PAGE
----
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At present, 59% of the labour force is being supported by the government wage subsidy, and it is expected that a number of businesses won't remain viable as the impacts of COVID-19 continue to upend the business world.
There are already 30,000 new applications for job seeker benefits in 2020 and economists in New Zealand are predicting that unemployment will rise “considerably” in the coming months. The impact of this is expected to happen in waves, the first wave is happening now as people are being laid off by businesses who do not expect to survive in the short term, the second wave will be when the wage subsidy expires and businesses are unable to pay their employees. Finally, the third wave will be when the effects of a global recession hit the New Zealand’s economy.
It is expected that there will be a significant increase in the number of restructures and potential redundancies. As a business facing the reality of restructuring and redundancies, consider the following:
As a business owner, you already make tough decisions for your business. This is completely your prerogative, however, it’s also important to remember the impact these decisions have on others. In our experience, many business owners prolong making tough people related decisions because of their concern about the impact on others. This often causes more pain. This is certainly a time for brave leadership, but it is also a time for whole hearts. We must see every person as an individual with their own challenges, this means noticing, being curious and prepared to really listen.
You must make those tough decisions; however, the focus must be on how you arrive at those decisions and what you do to show that the interests of your employees really matter.
As an employer, you have a legal obligation to your employees. You must act fairly and reasonably in every interaction with your employees. Even in this significant time of uncertainty, it is important to remember that ALL employment legislation principles apply – being fair and reasonable, acting in good faith, consulting, as well as communicating transparent and honest information in a timely manner.&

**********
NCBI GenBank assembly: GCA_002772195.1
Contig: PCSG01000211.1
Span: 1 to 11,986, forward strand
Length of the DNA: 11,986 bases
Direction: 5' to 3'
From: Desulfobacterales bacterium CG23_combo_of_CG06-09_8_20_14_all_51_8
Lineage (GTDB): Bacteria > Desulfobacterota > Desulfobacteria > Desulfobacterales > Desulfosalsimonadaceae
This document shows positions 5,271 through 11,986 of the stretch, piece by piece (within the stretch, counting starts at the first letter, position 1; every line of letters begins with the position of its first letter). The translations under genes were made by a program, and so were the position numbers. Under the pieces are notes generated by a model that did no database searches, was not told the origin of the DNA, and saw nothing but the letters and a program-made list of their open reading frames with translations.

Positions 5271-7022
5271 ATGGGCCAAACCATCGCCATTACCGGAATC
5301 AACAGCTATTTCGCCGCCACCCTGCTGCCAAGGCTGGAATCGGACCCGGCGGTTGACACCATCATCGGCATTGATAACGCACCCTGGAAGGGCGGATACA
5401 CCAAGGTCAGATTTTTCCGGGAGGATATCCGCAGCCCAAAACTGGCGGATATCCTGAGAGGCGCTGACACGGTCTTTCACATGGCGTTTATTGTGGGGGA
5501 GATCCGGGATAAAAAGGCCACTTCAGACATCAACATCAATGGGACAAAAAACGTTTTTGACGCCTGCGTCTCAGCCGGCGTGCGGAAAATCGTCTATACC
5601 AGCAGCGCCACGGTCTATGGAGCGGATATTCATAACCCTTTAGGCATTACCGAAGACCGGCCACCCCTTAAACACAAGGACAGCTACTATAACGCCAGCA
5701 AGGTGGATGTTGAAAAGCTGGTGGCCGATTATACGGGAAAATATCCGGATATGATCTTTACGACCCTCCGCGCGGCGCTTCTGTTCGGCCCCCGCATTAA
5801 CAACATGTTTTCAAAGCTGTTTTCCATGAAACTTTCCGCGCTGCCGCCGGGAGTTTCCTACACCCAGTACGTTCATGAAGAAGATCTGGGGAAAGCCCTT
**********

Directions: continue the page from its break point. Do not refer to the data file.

Consider the situation from an employee’s perspective and tailor your communication to that perspective – what information will they need? What will they be concerned about? What questions might they have? If I was in their shoes how would I be responding? What thoughts would I have?
Covid-19 is not an excuse to contract out of the law
The reality is, the impact of COVID-19 will be seen throughout New Zealand and therefore employment law obligations are in the spotlight even more than they would normally be. There is so much advice out there for employees that as an employer, you must be vigilant. Do not take any shortcuts – this will cost you in the longer term.
Unfortunately, there is nothing for employees to lose when raising a personal grievance – the threat of losing a job whilst there are limited employment opportunities could put even the unlikeliest of people in a position to fight back. Just remember that the cost of a personal grievance for unjustified dismissal is not cheap.
Restructuring in today’s environment is never going to be straight forward. It is critical that all businesses are focusing on the underlying principles of the employment relationship – fairness and good faith. You need to get it right, spend the time planning, preparing and communicating. This will help you mitigate risks. Consultation and effective communication are key.
DISCLAIMER No liability is assumed by Baker Tilly Staples Rodway for any losses suffered by any person relying directly or indirectly upon any article within this website. It is recommended that you consult your advisor before acting on this information.